Two of Washington's most prominent foreign policy
graybeards praised Saturday's direct participation in multinational talks with
Iran by a senior U.S. diplomat but called on the administration of President
George W. Bush to drop his demands that Tehran freeze its uranium enrichment
program as a precondition for broader negotiations.
Retired Gen. Brent Scowcroft, who served as national security adviser under
Republican presidents Gerald Ford and George H. W. Bush, and Zbigniew Brzezinski,
who held the same post under Democratic President Jimmy Carter, urged Bush
to go further by offering immediate rewards to Tehran in exchange for such
And both men warned that repeated U.S. threats to use military force against
Iran were counterproductive and strengthened hard-line forces in the regime
led by President Mahmoud Ahmadinejad. They said an actual military attack
whether by the U.S. or by Israel would likely be disastrous for U.S.
interests in the region.
"A war with Iran will produce calamities for sure," said Brzezinski,
who pointed, among other things, to its likely impact on the price of oil and
the likelihood that it would create yet another front to add to the two wars
Iraq and Afghanistan in which U.S. military forces are already
"[Brzezinski's assessment] may be a little more dire [than mine], but
not much," Scowcroft told IPS in a brief interview after the two men spoke
at a briefing sponsored by the Center for Security and International Studies
(CSIS). "It would turn the region into a cauldron of conflict, bitterness,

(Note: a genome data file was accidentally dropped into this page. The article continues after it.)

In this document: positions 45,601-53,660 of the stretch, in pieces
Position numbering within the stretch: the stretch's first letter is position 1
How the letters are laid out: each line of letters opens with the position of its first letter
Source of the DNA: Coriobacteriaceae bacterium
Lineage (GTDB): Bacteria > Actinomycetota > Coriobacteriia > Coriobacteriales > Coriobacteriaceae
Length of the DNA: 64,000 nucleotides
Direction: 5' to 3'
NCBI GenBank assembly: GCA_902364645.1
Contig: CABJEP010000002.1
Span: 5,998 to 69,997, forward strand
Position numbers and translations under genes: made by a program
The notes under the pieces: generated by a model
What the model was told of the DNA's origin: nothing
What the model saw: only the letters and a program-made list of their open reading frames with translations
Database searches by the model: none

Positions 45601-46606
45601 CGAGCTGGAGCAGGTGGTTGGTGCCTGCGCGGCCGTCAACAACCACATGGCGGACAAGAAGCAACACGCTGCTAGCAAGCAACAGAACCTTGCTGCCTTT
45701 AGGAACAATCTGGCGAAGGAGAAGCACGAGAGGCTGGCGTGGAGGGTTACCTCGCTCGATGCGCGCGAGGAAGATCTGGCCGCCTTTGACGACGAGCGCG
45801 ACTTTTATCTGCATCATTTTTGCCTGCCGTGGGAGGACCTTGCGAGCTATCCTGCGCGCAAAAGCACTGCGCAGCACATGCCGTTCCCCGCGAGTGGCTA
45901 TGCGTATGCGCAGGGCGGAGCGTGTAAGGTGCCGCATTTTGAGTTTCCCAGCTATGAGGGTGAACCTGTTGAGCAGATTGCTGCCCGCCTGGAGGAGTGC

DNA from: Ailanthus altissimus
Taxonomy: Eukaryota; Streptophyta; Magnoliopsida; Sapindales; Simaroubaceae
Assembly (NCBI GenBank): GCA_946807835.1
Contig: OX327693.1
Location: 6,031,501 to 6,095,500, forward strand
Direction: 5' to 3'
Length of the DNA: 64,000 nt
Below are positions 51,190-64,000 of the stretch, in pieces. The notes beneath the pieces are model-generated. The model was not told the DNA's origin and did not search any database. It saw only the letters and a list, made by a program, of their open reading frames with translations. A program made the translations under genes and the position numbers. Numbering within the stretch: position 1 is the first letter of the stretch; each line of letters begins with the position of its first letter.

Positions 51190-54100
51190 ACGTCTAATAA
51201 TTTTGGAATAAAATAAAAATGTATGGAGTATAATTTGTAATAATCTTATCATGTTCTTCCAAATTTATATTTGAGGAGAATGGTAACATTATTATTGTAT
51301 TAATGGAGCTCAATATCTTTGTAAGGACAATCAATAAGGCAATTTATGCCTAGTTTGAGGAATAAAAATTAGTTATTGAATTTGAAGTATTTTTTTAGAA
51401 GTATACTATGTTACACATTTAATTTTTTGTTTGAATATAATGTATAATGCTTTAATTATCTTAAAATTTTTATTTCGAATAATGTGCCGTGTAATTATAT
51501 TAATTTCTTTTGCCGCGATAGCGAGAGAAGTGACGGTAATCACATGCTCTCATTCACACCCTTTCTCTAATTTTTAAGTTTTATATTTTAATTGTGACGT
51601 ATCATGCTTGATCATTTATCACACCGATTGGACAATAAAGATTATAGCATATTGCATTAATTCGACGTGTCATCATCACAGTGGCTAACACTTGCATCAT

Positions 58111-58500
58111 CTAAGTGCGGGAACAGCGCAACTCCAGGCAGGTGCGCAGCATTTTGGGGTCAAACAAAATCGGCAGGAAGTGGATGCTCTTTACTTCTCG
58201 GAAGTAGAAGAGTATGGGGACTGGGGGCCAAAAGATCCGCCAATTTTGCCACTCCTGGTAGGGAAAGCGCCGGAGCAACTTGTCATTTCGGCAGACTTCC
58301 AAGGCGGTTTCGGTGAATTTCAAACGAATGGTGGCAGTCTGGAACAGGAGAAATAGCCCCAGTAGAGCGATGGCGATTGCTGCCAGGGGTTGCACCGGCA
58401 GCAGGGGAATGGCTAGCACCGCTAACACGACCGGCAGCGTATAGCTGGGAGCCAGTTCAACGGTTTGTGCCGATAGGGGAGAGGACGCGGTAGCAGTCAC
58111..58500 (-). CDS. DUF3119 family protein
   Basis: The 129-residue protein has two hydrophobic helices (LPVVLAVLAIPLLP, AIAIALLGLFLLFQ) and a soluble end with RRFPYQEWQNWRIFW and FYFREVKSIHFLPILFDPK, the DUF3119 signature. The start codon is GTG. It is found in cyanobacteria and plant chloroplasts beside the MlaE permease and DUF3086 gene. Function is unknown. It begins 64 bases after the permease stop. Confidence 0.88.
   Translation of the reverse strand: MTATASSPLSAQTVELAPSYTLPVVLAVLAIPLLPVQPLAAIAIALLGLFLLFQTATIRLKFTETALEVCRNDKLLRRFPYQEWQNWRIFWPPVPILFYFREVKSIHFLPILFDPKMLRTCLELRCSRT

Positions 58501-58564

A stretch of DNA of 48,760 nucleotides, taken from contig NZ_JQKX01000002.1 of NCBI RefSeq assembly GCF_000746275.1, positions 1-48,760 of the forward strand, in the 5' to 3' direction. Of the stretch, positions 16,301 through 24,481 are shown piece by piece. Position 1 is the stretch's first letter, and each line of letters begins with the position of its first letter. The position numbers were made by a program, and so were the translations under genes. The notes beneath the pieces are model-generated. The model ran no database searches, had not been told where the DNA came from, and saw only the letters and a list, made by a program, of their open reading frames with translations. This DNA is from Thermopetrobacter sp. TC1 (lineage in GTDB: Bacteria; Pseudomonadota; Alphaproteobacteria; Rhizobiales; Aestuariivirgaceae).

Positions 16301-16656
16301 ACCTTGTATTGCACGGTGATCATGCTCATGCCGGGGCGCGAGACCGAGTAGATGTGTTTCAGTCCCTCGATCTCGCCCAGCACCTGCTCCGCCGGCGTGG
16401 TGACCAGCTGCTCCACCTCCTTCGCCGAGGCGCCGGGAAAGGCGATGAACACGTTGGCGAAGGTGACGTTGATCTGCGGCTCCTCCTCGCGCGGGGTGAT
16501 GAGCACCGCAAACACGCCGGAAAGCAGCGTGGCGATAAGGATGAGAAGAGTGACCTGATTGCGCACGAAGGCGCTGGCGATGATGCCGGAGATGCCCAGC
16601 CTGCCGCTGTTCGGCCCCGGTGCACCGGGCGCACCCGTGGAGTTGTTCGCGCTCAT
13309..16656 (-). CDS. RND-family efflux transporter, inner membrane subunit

and hatred. It would turn Islam against us."
Both men have been strongly critical of U.S. policy in the Middle East, particularly
the decision to invade Iraq although Brzezinski has been considerably more
vocal than Scowcroft, who remains a close friend of Bush's father. Both leading
lights of the so-called "realist" foreign-policy establishment, they
are currently collaborating on a book to be published in September.
Their joint appearance at CSIS, which was announced late last week after the
administration had confirmed that undersecretary of state for policy, Ambassador
William Burns, would attend Saturday's meeting between the so-called P5+1 (the
five permanent members of the UN Security Council and Germany) and Iran, seemed
timed to demonstrate strong bipartisan support for continued and enhanced U.S.
Burns' direct participation at the talks not only marked the highest-level
officially and publicly acknowledged meeting between the U.S. and Iran since
the two nations broke off diplomatic relations in late 1979. It also appeared
to mark a potentially significant easing of previous administration demands
that Tehran suspend its uranium enrichment program as a condition for direct
Coupled with reports that Washington plans to open an interests section in
Tehran, as well as a series of strong statements by the chairman of the Joint
Chiefs of Staff, Adm. Michael Mullen, warning against the consequences of a
U.S. or Israeli attack on Iran, Burns' presence was widely interpreted as a
sign that the administration has made a strategic decision to engage Iran diplomatically,
much as it did, beginning in late 2006, with yet another charter member of
Bush's "Axis of Evil," North Korea.
Indeed, hawks outside the administration who are nonetheless closely associated
with administration hard-liners led by Vice President Dick Cheney have been